Preterm Labor

The typical duration of a human pregnancy is approximately 40 weeks, or 9 months, commencing from the final menstrual period before delivery. Any labour beginning before week 37 is referred to as preterm labour (or premature labour), and birth occurring before this point is known as preterm birth. Unfortunately, preterm birth is the primary source of infant mortality and can cause long-term disabilities linked to the nervous system in children.

Risk Factors

The potential for preterm labour and premature birth can be influenced by various risk factors, some of which remain unknown to researchers. While some of these factors can be altered to decrease the risk, others cannot be changed.

The following factors are considered for putting women in the high-risk category:

  1. If you have had a preterm delivery in the past or have had preterm labour before, you are considered to be in a high-risk category for having preterm labour and giving birth prematurely.
  2. If you are pregnant with multiple gestations or have used assisted reproductive technology, you are at higher risk of preterm labour and birth. According to one study, the rate of preterm births was over 50% for twins, but only 10% for single births.
  3. If you have certain irregularities of the reproductive organs, you may be more likely to experience preterm labour and birth than those who do not have these abnormalities. For example, women with a shortened cervix (the lower portion of the uterus) that shortens during the second trimester (from the fourth to the sixth month of pregnancy) instead of the third trimester might be at a higher risk of preterm delivery.
  4. Certain racial and ethnic groups are more prone to preterm labour and birth. For example, African American mothers are more likely to have preterm infants when compared to white mothers. Additionally, American Indian/Alaska Native mothers are more likely to experience preterm labour than those white mothers.
  5. Age of Mother:
    • Young females under the age of 18 have a higher risk of delivering prematurely compared to those aged 18 and up.
    • Women over the age of 35 are more likely to experience preterm birth due to medical conditions that can lead to complications necessitating delivery before full-term. These conditions may include hypertension and diabetes.

Symptoms of Preterm Labor

The most common symptoms include:

  1. Contractions of the abdominal muscles sometimes referred to as birth pains, occur every 10 minutes or more frequently.
  2. Alterations in the amount of fluid or bleeding that exits the vagina.
  3. A sensation of stress in the pelvic region.
  4. Cramps have similar sensations to those experienced during menstruation.
  5. A person may experience abdominal pain along with or without diarrhoea.

Pregnant women may experience occasional contractions throughout the day, however, it is not typical to have six or more tightenings in a single hour. This could potentially be a sign that the cervix is starting to open.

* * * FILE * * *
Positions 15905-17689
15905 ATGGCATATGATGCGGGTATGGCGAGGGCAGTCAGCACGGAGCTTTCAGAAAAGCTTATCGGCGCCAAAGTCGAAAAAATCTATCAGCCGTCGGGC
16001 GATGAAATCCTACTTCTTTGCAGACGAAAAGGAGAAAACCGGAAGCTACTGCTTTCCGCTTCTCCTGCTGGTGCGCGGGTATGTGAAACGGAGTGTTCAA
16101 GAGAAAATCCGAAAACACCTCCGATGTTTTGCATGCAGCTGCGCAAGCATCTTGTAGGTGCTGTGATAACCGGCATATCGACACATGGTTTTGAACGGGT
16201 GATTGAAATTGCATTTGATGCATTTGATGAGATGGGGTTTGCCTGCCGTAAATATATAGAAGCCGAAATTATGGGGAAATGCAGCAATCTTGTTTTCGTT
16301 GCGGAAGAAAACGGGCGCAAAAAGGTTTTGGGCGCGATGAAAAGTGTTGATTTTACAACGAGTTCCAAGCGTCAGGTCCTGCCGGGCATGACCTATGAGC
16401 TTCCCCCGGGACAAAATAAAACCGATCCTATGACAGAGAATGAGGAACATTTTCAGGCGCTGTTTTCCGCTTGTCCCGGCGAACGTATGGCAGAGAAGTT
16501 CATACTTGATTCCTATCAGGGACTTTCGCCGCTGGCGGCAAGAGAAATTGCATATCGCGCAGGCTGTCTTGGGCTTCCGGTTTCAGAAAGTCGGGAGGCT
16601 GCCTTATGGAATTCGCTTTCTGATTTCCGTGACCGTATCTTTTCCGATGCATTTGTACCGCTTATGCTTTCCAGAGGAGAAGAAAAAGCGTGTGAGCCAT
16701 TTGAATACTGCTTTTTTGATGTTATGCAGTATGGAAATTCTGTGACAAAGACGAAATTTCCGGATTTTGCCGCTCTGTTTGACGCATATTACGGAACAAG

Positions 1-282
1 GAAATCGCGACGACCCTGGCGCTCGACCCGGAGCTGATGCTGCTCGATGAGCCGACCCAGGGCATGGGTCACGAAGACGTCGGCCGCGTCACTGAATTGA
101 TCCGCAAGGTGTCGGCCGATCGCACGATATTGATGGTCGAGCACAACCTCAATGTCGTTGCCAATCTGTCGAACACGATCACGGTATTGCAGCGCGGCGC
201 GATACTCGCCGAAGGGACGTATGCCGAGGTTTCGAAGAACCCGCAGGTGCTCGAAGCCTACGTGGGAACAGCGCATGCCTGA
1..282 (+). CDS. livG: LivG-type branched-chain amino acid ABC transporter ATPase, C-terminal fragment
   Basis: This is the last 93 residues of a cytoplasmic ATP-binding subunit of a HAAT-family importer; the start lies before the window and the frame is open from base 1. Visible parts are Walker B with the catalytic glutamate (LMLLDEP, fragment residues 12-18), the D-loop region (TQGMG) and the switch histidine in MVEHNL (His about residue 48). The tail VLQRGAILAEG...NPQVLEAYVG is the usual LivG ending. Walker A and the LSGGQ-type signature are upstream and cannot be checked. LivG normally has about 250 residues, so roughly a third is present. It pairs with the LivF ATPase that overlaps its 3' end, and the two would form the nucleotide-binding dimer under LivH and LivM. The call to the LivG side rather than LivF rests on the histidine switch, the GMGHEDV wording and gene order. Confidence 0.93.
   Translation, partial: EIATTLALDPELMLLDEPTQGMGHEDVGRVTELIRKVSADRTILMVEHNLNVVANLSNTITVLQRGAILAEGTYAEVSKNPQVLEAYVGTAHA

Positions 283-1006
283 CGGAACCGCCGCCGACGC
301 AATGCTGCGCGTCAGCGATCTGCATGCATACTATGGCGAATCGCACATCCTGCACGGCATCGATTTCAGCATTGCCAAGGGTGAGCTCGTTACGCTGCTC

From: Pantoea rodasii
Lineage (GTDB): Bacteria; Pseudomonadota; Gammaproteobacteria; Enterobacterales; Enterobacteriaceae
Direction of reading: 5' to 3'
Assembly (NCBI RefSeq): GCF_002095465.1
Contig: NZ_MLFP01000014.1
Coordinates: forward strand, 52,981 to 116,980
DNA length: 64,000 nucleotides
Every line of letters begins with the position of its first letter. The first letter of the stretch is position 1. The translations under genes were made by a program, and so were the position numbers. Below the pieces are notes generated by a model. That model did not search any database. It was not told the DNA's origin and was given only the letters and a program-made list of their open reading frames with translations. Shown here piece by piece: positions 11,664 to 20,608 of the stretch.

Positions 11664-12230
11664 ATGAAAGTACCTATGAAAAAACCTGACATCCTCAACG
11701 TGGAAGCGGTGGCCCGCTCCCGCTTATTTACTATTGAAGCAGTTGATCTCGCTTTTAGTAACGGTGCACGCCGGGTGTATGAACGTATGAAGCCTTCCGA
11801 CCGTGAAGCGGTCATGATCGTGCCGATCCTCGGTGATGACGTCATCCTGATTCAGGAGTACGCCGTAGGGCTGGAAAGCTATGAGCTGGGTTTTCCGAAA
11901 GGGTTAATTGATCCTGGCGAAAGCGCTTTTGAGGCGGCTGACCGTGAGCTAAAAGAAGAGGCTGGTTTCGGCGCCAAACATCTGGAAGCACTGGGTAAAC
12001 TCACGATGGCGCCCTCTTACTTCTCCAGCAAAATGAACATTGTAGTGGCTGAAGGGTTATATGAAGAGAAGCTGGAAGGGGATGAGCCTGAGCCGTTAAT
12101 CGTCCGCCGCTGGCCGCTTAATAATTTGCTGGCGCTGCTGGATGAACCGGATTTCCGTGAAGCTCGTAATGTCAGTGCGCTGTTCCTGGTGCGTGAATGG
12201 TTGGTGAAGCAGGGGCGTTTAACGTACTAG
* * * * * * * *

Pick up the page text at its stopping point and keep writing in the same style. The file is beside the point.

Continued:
Treatment for preterm labour

The cause of premature labour or birth is frequently unknown, which limits the treatments available. Nevertheless, there are a few methods that can be utilized to attempt to prevent preterm labour or birth, which are detailed below.

  1. Hormone treatment: It was believed that progesterone, a hormone produced by the body during pregnancy, had the potential to stop preterm birth in those who are more likely to experience it, such as mothers who had previously given birth prematurely. The Maternal-Fetal Medicine Units Network of the NICHD discovered that progesterone administered to women who are in danger of giving birth prematurely due to a prior preterm birth can decrease the likelihood of a repeat preterm birth by one-third if given between 16 and 37 weeks of gestation.
  2. Cerclage: A technique called cervical cerclage may be used to try and stop premature labour in women who have a weakened cervix and have experienced an early loss of pregnancy accompanied by a painless dilation of the cervix (the lower part of the uterus). This procedure involves the doctor suturing the cervix to close it, and the suture is removed near the woman's due date.
  3. Bed rest: It has been found that bed rest is not an effective measure in preventing preterm birth, and in some cases, it may even increase the risk of early labour.

You need to have thorough conversations with the medical team to ensure you understand all of the potential risks and advantages of their treatment options. If it can be arranged, these discussions should take place during routine prenatal appointments to allow you to go over all relevant matters.

Request an appointment at Apollo Cradle, DELHI-NCR - Chirag Enclave. Call 1860-500-1066 to book an appointment.

1. Can preterm labour stop on its own?

In roughly one-third of all cases, preterm labour will come to a halt without medical intervention. If it does not, various treatments may be administered to delay birth and potentially decrease the risk of complications for the baby.

2. Does preterm labour always mean a preterm birth?

It is challenging for medical personnel to anticipate which females with preterm labour will proceed to experience preterm delivery. The goals of observing and treatment are to minimize the danger of preterm delivery and ensure the well-being of both the mother and unborn child.

3. What happens if a preterm baby is born?

If labour does not stop and a woman gives birth early, a team of healthcare professionals will take care of the baby. The team may include a neonatologist The care a baby needs depends on how early the baby is born. A NICU Unit - Natal Intensive Critical Care Unit, provides specialized care for preterm babies. Some babies need to stay in the NICU for weeks or even months.

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